A rebel alliance known as Coalition des Patriotes pour le Changement (CPC) seized control of several towns and roads leading to the capital city of Bangui to protest former President François Bozizé’s exclusion from the Dec. 27 vote. The Seleka rebel alliance overthrew Bozizé in 2013, sparking major conflict between majority Christian and Muslim armed groups. Many of the insurgents signed a peace deal in Khartoum in 2019, but several rebels joined the CPC.
The country declared a state of emergency last week as United Nations peacekeepers joined the army to push back the CPC. The violence has displaced more than 100,000 people, including some 10,000 refugees who fled to the Democratic Republic of Congo. The rebels have blocked the main supply route from Cameroon, leaving more than 1,600 trucks stranded at the border—some carrying food and medicine. The price of staples such as oil, meat, and cassava have risen by more than 50 percent, the United Nations reported.
“This new wave of violence and displacement is increasing humanitarian needs at a time when the Central African people are already dealing with the consequences of the COVID-19 pandemic and years of conflict and insecurity,” said Fran Equiza, the national representative on the UN children’s agency. —O.O.
Tewadrous Tefera Limeuh, a doctor at the Hamdayet camp in Sudan, heard multiple assault accounts as he treated refugees who fled from Ethiopia’s restive Tigray region. One woman said three soldiers assaulted her, and another soldier forced a 25-year-old to choose between death or rape, he told Reuters.
Pramila Patten, the UN special representative on sexual violence in conflict, last week described disturbing reports of people forced to rape family members and exchange sex for food: “In addition, there are increasing reports of sexual violence against women and girls in a number of refugee camps.”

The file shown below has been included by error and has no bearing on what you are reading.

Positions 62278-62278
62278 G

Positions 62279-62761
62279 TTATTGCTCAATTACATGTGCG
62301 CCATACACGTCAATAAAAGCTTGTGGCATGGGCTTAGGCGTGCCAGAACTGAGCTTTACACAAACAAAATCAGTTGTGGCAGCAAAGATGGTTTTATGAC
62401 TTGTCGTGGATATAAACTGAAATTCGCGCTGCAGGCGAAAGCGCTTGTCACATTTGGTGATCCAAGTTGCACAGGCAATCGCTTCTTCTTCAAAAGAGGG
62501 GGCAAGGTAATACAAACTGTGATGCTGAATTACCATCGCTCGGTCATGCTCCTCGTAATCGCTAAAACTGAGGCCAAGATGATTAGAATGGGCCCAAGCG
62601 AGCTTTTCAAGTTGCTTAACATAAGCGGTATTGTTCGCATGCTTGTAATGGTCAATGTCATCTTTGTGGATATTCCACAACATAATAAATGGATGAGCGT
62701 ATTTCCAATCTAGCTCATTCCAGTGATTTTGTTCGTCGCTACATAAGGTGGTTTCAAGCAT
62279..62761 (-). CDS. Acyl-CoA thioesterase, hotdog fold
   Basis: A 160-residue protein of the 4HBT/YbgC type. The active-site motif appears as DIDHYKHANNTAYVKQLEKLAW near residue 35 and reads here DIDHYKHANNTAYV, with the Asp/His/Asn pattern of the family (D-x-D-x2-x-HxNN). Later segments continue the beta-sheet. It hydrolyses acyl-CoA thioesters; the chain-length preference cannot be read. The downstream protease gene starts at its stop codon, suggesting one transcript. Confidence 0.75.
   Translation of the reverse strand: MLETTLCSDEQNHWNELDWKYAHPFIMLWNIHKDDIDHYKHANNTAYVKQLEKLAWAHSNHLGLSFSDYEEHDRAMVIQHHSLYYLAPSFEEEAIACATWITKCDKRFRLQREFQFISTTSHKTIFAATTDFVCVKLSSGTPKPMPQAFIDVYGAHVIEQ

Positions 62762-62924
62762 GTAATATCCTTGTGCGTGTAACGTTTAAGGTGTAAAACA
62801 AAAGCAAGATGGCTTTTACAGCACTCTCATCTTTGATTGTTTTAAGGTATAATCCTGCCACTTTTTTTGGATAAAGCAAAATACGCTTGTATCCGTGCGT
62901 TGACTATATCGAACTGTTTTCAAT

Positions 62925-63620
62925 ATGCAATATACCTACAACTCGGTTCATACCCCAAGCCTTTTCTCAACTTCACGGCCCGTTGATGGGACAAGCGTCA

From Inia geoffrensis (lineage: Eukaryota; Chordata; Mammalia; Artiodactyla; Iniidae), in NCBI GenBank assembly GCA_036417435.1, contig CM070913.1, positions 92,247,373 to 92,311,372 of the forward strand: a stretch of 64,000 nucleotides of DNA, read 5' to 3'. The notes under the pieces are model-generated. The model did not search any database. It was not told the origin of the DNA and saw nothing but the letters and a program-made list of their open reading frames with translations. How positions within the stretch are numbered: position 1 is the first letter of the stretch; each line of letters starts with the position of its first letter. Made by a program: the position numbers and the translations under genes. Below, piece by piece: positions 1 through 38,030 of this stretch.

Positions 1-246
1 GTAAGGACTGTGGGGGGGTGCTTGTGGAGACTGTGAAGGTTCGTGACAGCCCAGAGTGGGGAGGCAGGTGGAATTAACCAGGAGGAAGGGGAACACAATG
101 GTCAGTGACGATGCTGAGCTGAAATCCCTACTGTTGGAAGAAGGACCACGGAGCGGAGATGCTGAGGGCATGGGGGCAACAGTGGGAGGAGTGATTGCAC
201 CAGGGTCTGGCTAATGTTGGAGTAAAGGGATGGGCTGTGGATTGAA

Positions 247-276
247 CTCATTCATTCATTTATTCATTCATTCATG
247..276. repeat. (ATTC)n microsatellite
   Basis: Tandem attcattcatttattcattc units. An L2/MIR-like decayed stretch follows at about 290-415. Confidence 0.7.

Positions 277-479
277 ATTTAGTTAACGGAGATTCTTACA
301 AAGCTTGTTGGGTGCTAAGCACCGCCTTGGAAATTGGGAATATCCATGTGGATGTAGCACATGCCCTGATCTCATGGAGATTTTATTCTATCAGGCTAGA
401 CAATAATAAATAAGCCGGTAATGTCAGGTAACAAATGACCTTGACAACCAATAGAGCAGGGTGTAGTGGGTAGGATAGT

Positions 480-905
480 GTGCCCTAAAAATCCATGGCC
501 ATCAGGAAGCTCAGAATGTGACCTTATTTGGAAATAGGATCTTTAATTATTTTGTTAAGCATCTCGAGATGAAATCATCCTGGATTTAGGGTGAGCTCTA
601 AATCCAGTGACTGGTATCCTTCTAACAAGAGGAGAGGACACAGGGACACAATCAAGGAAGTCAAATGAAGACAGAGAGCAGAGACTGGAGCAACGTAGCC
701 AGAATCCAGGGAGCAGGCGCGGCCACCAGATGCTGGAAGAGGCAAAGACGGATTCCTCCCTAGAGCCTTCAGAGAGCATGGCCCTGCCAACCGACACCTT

Fighting broke out in November between the federal government and the semi-autonomous leaders of the Tigray region. Witnesses have reported forces allied with federal troops carrying out violence and assault, including in northern Ethiopia and neighboring Eritrea. The UN called for immediate and unconditional access for humanitarian actors and independent human rights monitors. —O.O.
Advocacy group Human Rights Watch last week urged Bosnia-Herzegovina to provide adequate accommodation for hundreds of migrants and asylum seekers who are spending the winter in freezing temperatures.
Bosnian authorities worked with the UN International Organization for Migration (IOM) to set up the Lipa Emergency Tent Camp in the country’s northwest back in April to prevent the spread of the coronavirus. But the aid group pulled out in December, saying the camp lacked access to water, electricity, and heating. Police said some of the residents who had to leave burned the center in protest.
Bosnia-Herzegovina currently hosts about 9,000 refugees and migrants, according to IOM. Many came from Africa, South Asia, and the Middle East with hopes of reaching the European Union through Croatia. The Bosnian military set up tents, but the migrants said they lack electricity and bathrooms. Some sought shelter in the rubble of the torched camp and use plastic bottles as fuel to cook and stay warm. “Failure by Bosnian authorities at all levels to cooperate on migration management and humanitarian assistance has contributed to the current crisis,” Human Rights Watch said. —O.O.
Cyclone Eloise brought strong wind, heavy rainfall, and destruction when it made landfall in central Mozambique last Saturday. It weakened to a tropical storm but continued to dump heavy rain across Zimbabwe, Botswana, and South Africa. At least 21 people died, including 11 in Mozambique.
In Zimbabwe, the national water authority warned overflowing dams could cause more flooding. Floodwaters in northeastern South Africa destroyed a makeshift bridge. The International Red Cross had warned that the cyclone could affect as many as 400,000 people. In 2019, Cyclone Idai hit Mozambique and other southern regions, leaving more than 600 dead. —O.O.